Billy Jenkins, guitarist and chronicler of London life, was just 16 when he went on the road with the art-rock band Burlesque in 1972. It was the first step in a career that spans free jazz and stand-up comedy, gutsy rhythm and blues and the landmark House of God jazz collective – religion, or lack of it, is a core Jenkins theme. Now the seasoned session musician and prolific composer, with more than 350 works to his credit, is to have a retrospective at the London Jazz Festival.

It is not so much a turning point in Jenkins’ career as a returning point. In 2007, the life-and-death questions that have informed his music became all too real. Both his father-in-law and his own father became ill; Jenkins undertook the duties of a carer up to each man’s death, and music took a distant second place. The experience was so profound that he decided to train as a humanist officiant, able to conduct non-religious funerals.

This year has seen two new albums and the digital reissue of three classic recordings. For the London Jazz Festival, his first set on November 21 will feature Jenkins’ Trio Blues Suburbia and guests. At its core will be the rhythm and blues, vaudevillian anarchy and professional gloss of his new album Born Again (and the Religion is the Blues), an intensely personal document.

The earlier CD release makes direct reference to place. Featuring ultra-sharp saxophonist Nathaniel Facey, it was called I Am the Man from Lewisham, and it is at his home in that south London borough that I meet Jenkins.

His conversation brims with ideas that come laden with subclauses, tangents and self-deprecating twists. A legacy from his father has enabled him to “catch up” on musical ideas and to start recording again. Self-financing was necessary, he says, because record companies are reeling from people’s “insistence [on] downloading and not paying for any music”. But, he adds, why not? “There’s enough recorded music to last another thousand years.”

Jenkins gets both stability and satisfaction from his new career as an officiant. That’s not to say his eyes don’t sparkle when he describes what happens when you put six musicians in a room.

“Whatever happens it’s six people making love. That is the joy.” What does sadden him is when jazz musicians are too aloof or rest on their laurels, “repeating themselves over the once-exciting compositions of 15 years ago”.

Jenkins has a history of getting the best out of the musicians he works with and the three Uncommerciality Sessions, recorded between 1986 and 1991, are now regarded as classics, and are now available as digital downloads. Three compositions from the series will form the basis of his second LJF set next Sunday, with the BBC Big Band, which has commissioned saxophonist Iain Ballamy – who played on the original recordings – to write new arrangements.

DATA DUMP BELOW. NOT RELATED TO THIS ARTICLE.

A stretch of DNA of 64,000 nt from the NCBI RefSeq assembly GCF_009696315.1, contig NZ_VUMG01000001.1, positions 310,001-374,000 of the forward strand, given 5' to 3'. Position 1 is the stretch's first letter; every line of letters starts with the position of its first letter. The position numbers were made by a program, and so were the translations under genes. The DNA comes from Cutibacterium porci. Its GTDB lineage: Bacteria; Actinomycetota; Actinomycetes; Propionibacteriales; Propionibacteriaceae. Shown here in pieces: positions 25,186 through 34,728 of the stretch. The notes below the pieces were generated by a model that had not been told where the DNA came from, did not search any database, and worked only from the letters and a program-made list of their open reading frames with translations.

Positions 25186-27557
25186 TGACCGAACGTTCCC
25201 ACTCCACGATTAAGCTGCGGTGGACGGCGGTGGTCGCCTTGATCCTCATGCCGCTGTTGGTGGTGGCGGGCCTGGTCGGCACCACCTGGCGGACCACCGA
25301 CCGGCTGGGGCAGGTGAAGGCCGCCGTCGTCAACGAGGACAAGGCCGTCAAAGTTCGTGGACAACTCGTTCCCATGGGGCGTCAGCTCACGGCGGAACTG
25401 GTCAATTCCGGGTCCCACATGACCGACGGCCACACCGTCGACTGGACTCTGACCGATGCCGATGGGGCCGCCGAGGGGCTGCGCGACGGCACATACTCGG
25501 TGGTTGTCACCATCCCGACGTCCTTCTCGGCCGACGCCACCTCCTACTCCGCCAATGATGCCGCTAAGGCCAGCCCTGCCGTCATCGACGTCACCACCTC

Jenkins’ idea of fun is to add a stinging attack and crunchy chord work to the powerhouse riffs of electric blues. Add in his showmanship, penchant for gentle mockery and habit of using sport as a framework for performance and it’s easy to see why some underestimate his seriousness. In 1998, for example, he marked the World Cup football match between Iran and the US by lining up opposing teams of jazz musicians to perform while the game was being played.

For years Jenkins has also cocked a snook at jazz’s more po-faced aficionados by promoting gigs under the logo “Big Fights” – evenings structured like a boxing tournament, with each set, or bout, lasting exactly 10 minutes. “It makes the music come out of that structure,” he says. “You take three musicians against three musicians, all playing against each other. How they develop throughout the evening gives a symphonic form.”

Yet Jenkins’ overarching concern is a search for authenticity. “There are two strands to my music,” he says. “Aural landscapes, or where we come from. And out of that aural landscape comes the singing of the blues.” It is a clear vision that holds his diverse musical projects together.

Jenkins was born in a south London suburb in 1956. His music chronicles his life in south-east London, though draws on African-American traditions of jazz and blues. “In popular music we all look to the west and America,” he says. But, he adds, “I’m from suburbia, my dad worked as a chartered secretary. It seems right and proper to write about things that are in front of your nose.”

Jenkins sprinkles his life-story with local figures, starting with Michael Bailey, choirmaster at Bromley parish church. “We’d start Tuesday and Thursday singing rehearsals with rock and roll and then we’d go on to do the anthem and stuff.” His first gigs were with the choir. “We’d do four or five weddings on Saturday afternoons, speeding up the music to make sure we kept on time.” Then there was Burt Stephens, who taught him a few chords when he got his first guitar aged 12, and Bob Graves, who a few years later introduced him to jazz through the Sonny Rollins album East Broadway Rundown. Local connections stretch from his best friend at school, Billy Broad – better known as Billy Idol – to the pianists who later introduced him to regular studio work for the likes of the Alabama 3.

The years on the road and recent family duties have taken their toll, and he finds even the idea of performing exhausting. The London Jazz Festival gig is an exception. “I just wanted to work with the BBC Big Band. I couldn’t think of a finer project.” And, being at London’s Purcell Room, it is just south of the river.

London Jazz Festival runs until November 21.

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